Winnebago County Animal Services adopts rabbits to be family pets. Under no circumstances should a rabbit be used for food for other animals; for experimentation or laboratory work; or for any other use other than as a family pet. WCAS strictly enforces this policy under the terms of the adoption contract.
By nature, rabbits choose one or a few places (usually corners) to deposit their urine and most of their pills. Urine training involves little more than putting a litter box where the rabbit chooses to go. Pill training requires only that you give them a place they know will not be invaded by others. Here are some suggestions to help you train your rabbit to use the litter box.
Older rabbits are easier to train than younger rabbits, especially babies. A rabbit’s attention span and knack for learning increases as they grow up. If you have a baby rabbit, stick with it! And if you are deciding whether to adopt an older rabbit, or litter train your older rabbit, go for it!
Spayed/neutered rabbits are more likely to use their litter boxes (as well as be much healthier and happier).
Types of litter
The House Rabbit Society recommends organic litters, made from oat, citrus or paper. Stay away from litters made from softwoods, like pine or cedar shavings or chips, as these products are thought to cause liver damage in rabbits that use them. Another approach is to place a handful of hay in each box, or to simply use hay as litter. Obviously you need to change the hay frequently (daily) since your rabbit will be eating it. Gentle Touch litter is one of the best and is easily available.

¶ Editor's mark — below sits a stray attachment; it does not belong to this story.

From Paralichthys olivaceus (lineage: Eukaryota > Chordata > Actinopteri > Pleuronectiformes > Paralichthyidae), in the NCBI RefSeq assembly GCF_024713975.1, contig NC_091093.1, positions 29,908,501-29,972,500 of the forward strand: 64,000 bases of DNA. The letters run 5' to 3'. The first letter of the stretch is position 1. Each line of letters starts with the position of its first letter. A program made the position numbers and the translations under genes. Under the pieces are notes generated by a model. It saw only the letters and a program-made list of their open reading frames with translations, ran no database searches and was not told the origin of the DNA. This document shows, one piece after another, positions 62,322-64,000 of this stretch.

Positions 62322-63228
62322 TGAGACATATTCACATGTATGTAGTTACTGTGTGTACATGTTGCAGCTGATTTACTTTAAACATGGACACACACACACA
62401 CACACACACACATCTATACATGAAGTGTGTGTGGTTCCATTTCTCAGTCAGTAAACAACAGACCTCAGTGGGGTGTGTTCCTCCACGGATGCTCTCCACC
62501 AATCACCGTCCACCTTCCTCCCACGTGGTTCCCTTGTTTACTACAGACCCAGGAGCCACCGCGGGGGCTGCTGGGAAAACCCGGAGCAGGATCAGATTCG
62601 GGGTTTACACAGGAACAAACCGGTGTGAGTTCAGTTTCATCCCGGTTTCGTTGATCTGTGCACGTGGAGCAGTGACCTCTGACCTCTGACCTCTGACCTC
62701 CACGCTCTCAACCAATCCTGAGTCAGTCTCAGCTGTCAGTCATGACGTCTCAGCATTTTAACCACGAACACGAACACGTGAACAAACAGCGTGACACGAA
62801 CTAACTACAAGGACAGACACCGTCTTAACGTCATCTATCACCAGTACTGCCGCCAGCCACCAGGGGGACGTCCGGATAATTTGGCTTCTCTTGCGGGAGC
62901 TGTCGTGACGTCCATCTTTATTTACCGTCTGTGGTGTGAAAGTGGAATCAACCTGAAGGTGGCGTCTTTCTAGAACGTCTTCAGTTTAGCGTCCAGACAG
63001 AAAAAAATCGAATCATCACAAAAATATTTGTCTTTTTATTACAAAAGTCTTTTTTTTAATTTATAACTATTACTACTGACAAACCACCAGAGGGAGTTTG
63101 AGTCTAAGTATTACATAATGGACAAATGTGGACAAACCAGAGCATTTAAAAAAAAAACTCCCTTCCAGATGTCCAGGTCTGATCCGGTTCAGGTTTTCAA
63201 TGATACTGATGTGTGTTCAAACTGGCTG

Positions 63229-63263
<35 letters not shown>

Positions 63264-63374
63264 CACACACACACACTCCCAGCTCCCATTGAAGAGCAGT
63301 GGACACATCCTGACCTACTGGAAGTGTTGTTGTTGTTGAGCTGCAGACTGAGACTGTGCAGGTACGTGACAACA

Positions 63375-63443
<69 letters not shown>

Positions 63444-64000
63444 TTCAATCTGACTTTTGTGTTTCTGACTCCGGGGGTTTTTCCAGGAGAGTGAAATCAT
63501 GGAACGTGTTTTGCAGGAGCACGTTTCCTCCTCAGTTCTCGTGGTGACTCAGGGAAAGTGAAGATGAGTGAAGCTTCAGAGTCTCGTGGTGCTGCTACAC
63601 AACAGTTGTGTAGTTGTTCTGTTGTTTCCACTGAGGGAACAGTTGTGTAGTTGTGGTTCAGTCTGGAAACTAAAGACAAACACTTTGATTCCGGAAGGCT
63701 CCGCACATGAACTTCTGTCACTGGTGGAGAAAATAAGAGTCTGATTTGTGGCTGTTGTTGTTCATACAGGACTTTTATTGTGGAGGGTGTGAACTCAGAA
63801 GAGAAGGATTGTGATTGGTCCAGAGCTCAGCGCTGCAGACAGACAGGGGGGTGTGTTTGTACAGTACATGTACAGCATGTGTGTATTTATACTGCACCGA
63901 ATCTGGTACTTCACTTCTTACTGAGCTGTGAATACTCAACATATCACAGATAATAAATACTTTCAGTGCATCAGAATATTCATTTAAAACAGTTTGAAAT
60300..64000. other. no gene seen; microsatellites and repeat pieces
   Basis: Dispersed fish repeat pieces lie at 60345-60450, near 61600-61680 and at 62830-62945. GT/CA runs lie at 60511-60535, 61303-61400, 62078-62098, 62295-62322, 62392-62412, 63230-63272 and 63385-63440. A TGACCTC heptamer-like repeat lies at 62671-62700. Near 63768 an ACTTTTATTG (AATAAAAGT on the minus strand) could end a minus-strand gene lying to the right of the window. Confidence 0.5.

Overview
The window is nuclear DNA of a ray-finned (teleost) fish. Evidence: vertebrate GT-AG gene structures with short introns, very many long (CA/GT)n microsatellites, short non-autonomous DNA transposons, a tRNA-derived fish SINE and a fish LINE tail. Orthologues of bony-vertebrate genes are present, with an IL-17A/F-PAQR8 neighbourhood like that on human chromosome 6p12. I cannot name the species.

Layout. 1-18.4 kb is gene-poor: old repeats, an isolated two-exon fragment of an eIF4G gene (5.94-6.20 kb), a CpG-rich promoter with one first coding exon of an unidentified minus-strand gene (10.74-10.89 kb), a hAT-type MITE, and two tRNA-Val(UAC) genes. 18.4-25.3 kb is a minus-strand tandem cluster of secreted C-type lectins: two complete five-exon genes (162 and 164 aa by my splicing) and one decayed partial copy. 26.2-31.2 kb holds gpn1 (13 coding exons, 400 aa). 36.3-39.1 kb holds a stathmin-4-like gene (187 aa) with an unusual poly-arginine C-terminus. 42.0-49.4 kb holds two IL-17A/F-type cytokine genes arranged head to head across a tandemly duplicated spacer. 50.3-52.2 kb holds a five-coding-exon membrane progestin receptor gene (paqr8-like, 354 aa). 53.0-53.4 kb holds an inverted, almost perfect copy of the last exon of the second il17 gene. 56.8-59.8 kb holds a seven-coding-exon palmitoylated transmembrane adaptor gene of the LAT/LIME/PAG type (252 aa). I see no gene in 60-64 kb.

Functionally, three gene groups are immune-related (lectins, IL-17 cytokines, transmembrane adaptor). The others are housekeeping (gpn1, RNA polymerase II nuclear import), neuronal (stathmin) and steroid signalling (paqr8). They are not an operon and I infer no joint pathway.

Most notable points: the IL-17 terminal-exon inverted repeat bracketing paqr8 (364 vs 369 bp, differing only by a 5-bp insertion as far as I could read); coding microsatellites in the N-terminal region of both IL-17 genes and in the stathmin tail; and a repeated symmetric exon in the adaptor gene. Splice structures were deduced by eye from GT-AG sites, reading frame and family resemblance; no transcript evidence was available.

Cleaning and disposal
Clean litter boxes often, to encourage your rabbit to use them. Use warm, soapy water to rinse boxes out – for tough stains, let pans soak. Accidents outside the cage can be cleaned up with soapy water. If the urine has already dried, you can try products like “Nature’s Miracle” (sold in the ARL’s Animal House store) to remove the stain and odor. To dispose of organic litters, they can be used as mulch, or can be composted. Rabbit pills can be directly applied to plants as fertilizer. Baking soda can be used to help eliminate odors as well.
Use a cage large enough to contain a small litter box (along with the rabbit’s food and water bowls, toys, etc.) and still allow enough room for the rabbit to stretch out. Place the box in the corner of the cage that he goes in. With a litter box in the cage, when the rabbit is confined to his cage when you’re not home, cage time is learning time.
Pills vs. Urine
All rabbits will drop pills around their cages to mark it as their own. This is not failure to be litter trained. It is very important for your rabbit to identify the cage as his property so that when he leaves the cage for the bigger world of your house, he will distinguish the family’s area from his own and avoid marking it. To encourage this, make the rabbit the king of his cage. Try not to force him in or out of it – coax him. Do not do things to his cage that he doesn’t like, or things to him that he doesn’t like while he’s in the cage.